The ‘F’ Word: Finance – It’s Not a Dirty Word

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By: Susan Ruhl

Finance. Accounting. These can be two very scary words for a lot of people, but why? When engaging in conversation with someone who isn’t a “numbers person”, sometimes it may seem as if the best route is to avoid the conversation entirely, and pretend like nothing is happening. But the reality is, things are happening, and numbers are important. We as employers and employees should feel comfortable having discussions revolving around finance and accounting, and even out in the open. Trust me, those teammates in accounting and finance already know that you are not a CPA or a finance professional. It’s OK!

While no-one expects you to be a finance expert, it is critical to the health of a company that all employees have a basic understanding of these three critical components- how money comes into a company, how money flows out, and the impact we can have on those activities. At ICC, we believe that the success of a company lives and dies by its employees. In other words, not only are the employees engaged in their work, but they also work to understand the business and how they can impact the bottom line.

If employees shy away from finance and accounting, then how can we bring them into the fold? As with everything in a company, it starts with leadership. Too frequently are finances cloaked in a “don’t ask, don’t tell” mentality. Leaders feel that if they share the internal workings of the company’s finances, employees will not act appropriately. However, what we, and research, often demonstrates is that if we share with and educate our employees on the numbers and why they are important, the momentum gained in good times and the support gained in tough times significantly outweighs any negative experience a business may encounter.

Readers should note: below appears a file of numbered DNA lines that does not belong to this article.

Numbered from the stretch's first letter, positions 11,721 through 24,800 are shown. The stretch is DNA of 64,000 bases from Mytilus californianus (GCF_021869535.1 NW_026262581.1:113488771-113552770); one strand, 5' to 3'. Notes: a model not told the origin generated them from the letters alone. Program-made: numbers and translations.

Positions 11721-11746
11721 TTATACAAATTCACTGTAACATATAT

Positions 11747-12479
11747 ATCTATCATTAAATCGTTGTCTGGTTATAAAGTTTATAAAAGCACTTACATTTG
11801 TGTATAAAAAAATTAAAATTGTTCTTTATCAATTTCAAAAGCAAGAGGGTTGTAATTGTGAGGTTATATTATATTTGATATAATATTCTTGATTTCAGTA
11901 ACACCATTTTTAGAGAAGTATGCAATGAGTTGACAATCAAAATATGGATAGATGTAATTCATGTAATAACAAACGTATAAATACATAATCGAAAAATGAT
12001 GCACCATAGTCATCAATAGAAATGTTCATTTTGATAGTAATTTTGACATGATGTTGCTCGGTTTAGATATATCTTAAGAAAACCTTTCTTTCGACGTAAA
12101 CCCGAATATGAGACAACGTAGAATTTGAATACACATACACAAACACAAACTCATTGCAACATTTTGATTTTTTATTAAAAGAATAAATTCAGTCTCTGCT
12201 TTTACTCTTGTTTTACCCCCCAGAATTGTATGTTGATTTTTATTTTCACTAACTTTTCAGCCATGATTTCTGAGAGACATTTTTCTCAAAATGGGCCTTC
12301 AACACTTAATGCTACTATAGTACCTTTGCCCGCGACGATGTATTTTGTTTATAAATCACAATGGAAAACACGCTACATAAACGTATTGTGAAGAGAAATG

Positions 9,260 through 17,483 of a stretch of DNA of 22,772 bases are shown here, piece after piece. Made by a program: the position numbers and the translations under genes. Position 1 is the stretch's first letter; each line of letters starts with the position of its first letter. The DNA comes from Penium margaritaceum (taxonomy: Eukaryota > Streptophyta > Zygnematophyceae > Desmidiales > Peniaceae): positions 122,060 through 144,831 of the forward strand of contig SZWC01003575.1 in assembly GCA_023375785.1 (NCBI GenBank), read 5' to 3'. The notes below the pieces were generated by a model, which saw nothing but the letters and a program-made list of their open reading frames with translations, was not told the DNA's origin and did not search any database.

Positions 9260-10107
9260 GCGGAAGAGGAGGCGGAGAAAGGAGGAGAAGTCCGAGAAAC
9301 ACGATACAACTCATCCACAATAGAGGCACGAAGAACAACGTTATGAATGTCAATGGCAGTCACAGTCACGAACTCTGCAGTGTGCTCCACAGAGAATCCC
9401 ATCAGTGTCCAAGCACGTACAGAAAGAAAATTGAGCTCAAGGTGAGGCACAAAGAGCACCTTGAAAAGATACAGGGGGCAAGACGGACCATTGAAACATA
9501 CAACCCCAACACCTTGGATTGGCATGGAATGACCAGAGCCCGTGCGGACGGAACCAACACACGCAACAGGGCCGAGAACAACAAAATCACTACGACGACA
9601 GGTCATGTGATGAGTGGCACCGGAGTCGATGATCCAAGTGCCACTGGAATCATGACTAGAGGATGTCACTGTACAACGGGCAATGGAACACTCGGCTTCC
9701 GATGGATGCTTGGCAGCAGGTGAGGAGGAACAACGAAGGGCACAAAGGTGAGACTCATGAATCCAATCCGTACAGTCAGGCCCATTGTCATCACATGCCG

A great, (and comfortable) way to increase transparency is to create a dashboard of relevant numbers that is shared with teams and your organization on a consistent basis. For example, at ICC each month we share how each business is doing in relation to the budget. Is our Outplacement division performing as well as we expected, or is it outperforming expectations? We also share with all employees where the organization stands on various profit margins and what that means for the strategy of the business. It is my job as the CFO to educate all ICC team members so that they understand the numbers. It is our teammates’ jobs to listen, question, and take ownership for their impact on the bottom line.

For a company to be financially intelligent, the leaders must realize that education is not fatal, and employees need to understand that by learning a few key indicators, they can ask questions and understand how the company is operating. Whether you are an employee or a key leader, it is a two-way street and it all starts with you. What are you doing to learn how you can impact the bottom line? What do you share with your team, employee, or organization?

 

 

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